Hardwired into the European Union (EU) Alternative Investment Fund Managers Directive (AIFMD) is a mechanism that could enable a non-EU alternative fund manager domiciled outside the EU to become authorised by an EU regulator and then to utilise the “AIFMD passport”. The AIFMD passport would allow the non-EU manager to market its funds throughout the EU following a simplified regulatory notification process. The AIFMD passport would be an alternative to the “patchwork” of country-specific private placement rules currently in place for non-EU managers seeking to market their funds in the EU. This mechanism has not yet been activated by the decision-making bodies of the EU.1
On 30 July 2015, the European Securities and Markets Association (ESMA) published its advice to the European Parliament, Council and Commission as to whether that mechanism should be activated so as to extend the AIFMD passport to non-EU managers and non-EU funds in non-EU jurisdictions. ESMA also issued an opinion on how the AIFMD passport and the national private placement regimes (NPPRs) have functioned to date. ESMA’s views are indicative of, but not binding on, the decision-making bodies of the EU, which will make the final decisions about extending the AIFMD passport and possibly removing the NPPRs.2 A final decision as to whether the non-EU AIFMD passport may be available is expected at the end of October 2015.
Summary of ESMA’s Advice on the AIFMD Passport
ESMA has taken a “country-by-country” approach to considering the jurisdictions to which the AIFMD passport may be extended. ESMA determined that it had sufficient information to undertake a substantive assessment of only six jurisdictions: Guernsey, Hong Kong, Jersey, Singapore, Switzerland and the United States. Of these six, ESMA has recommended that the AIFMD passport be extended to only three: Guernsey, Jersey and Switzerland3.
ESMA has suggested that it may be advisable to delay the application of the AIFMD passport altogether until ESMA has made positive recommendations on a sufficient number of non-EU jurisdictions for the extension of the AIFMD passport to be meaningful. This means that it is likely to be some time before the necessary legal mechanisms in AIFMD are activated to extend the passport to any non-EU jurisdiction.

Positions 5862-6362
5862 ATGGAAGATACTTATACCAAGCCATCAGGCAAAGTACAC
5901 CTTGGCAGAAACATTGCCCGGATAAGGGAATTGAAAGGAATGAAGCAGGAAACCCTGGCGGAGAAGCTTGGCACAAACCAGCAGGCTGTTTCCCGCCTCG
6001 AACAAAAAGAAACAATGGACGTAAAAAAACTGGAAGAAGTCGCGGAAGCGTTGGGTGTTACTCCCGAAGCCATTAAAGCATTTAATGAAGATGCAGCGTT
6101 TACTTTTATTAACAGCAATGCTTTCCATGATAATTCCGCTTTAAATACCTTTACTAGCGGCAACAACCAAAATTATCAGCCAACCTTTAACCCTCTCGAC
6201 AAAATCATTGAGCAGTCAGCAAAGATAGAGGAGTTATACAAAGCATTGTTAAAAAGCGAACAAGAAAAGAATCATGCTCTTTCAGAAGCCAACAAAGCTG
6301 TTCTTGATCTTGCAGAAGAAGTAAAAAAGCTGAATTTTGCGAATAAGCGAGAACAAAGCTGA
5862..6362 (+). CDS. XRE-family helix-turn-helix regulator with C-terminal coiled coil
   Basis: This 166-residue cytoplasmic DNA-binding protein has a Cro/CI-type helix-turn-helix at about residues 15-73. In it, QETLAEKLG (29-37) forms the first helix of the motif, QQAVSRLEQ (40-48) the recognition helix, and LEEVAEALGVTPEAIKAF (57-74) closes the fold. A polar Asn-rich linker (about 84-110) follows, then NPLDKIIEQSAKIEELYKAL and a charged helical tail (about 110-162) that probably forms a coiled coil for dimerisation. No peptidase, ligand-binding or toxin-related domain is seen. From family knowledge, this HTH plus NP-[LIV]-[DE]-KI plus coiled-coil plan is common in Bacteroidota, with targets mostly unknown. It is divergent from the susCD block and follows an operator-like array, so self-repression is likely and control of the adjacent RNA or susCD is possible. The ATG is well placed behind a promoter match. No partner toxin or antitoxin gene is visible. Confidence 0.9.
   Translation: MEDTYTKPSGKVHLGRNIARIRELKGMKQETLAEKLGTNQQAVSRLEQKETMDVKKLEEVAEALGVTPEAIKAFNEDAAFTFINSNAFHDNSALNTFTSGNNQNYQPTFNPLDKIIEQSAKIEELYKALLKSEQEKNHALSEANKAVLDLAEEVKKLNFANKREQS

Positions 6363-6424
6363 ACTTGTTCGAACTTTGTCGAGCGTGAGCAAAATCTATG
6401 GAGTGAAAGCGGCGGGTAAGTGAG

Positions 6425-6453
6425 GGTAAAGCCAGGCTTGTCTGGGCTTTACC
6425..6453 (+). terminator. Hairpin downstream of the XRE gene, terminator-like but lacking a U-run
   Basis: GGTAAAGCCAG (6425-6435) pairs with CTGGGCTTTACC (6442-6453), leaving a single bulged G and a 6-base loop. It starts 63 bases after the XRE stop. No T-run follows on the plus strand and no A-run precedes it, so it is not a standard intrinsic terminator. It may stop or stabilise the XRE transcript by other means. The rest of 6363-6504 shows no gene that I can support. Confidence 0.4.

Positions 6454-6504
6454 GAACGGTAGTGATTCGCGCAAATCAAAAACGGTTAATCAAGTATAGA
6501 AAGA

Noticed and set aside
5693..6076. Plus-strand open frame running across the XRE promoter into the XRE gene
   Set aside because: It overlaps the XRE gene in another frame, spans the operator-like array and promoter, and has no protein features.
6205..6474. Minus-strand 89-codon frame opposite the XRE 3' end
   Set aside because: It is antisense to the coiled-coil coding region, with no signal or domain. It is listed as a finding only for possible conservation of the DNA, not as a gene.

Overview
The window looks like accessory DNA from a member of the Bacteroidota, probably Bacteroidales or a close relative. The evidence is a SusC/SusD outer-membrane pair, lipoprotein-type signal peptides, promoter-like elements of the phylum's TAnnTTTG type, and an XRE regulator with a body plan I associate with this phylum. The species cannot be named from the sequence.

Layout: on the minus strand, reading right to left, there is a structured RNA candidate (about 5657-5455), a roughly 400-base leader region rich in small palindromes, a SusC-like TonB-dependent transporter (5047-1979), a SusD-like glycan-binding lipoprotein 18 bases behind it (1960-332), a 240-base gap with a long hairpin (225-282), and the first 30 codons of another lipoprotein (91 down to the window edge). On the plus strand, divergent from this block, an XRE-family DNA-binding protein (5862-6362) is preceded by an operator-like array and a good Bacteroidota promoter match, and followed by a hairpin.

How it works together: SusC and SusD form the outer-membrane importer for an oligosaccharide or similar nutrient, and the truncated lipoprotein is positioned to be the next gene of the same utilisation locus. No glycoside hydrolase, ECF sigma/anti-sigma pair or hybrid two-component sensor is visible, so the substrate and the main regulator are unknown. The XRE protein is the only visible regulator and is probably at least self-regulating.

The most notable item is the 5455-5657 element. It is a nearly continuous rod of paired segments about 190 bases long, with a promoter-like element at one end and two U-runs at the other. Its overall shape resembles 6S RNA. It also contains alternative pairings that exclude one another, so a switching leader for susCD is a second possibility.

Summary of ESMA’s Opinion on NPPRs
ESMA observed that delays in the implementation and transposition of the AIFMD across the EU has made it difficult to assess definitively how the NPPRs function. Consequently, ESMA may issue another opinion after a further assessment period.
However, ESMA’s opinion confirms that it does not consider the NPPRs to compromise the functioning and implementation of the AIFMD framework. It therefore seems unlikely that the NPPRs will be phased out until the AIFMD passport is fully implemented and working smoothly, particularly given the complexity of the process for extending the AIFMD passport to non-EU jurisdictions.
Delay of Extension of AIFMD Passport to US AIFMs
With respect to the United States, ESMA noted that it had not had time to comprehensively analyse all of the differences between the regulatory regime in the United States and the AIFMD4. It is possible that, on closer analysis, ESMA may determine that certain gaps in regulatory requirements (for example, remuneration requirements) constitute major disparities in the level of substantive regulatory oversight and investor protection.
ESMA identified as problematic the risk of asymmetrical market access between EU managers seeking to market funds to US investors and US managers seeking to market funds to EU investors under the AIFMD passport. As a result, ESMA has recommended that the decision on the application of the AIFMD passport to US managers and funds be delayed until the regulatory requirements that may result in EU managers suffering a competitive disadvantage compared to US managers are addressed. However, ESMA’s assessment does not seem to include all relevant elements of the US regulatory framework, and it may adjust its views after considering the same.5
Cayman Islands and Other Jurisdictions to be Assessed at a Later Date
ESMA will, in due course, complete an assessment of all key non-EU jurisdictions (including the Cayman Islands, BVI and Bermuda) and advise whether the AIFMD passport should be extended to each jurisdiction. Given the willingness of the key offshore fund jurisdictions to ensure the compatibility of their regulatory regimes with the AIFMD, the main obstacle for the AIFMD passport being extended to US managers will be the resolution of the contention regarding access to the US markets. If ESMA does not change its position on that issue, any resolution to the same is likely to be political, rather than regulatory.
Meanwhile, Business as Usual
The most common fund structure a US manager will seek to market to EU investors is a fund established in the Cayman Islands (or in certain other key offshore jurisdictions), managed by a US manager. For such a structure to benefit from the AIFMD passport, the AIFMD passport must be extended to both the United States and the Cayman Islands (or other relevant offshore jurisdiction).
This will take time, and it is probably premature for non-EU managers, including US managers, to plan any material changes to their business structures or marketing plans based on the prospective extension of the AIFMD passport. It is likely that, for the foreseeable future, managers will continue to rely on NPPRs when marketing in the EU, and any real improvements to the marketing process under the AIFMD will comprise ESMA’s efforts to ensure greater regulatory convergence.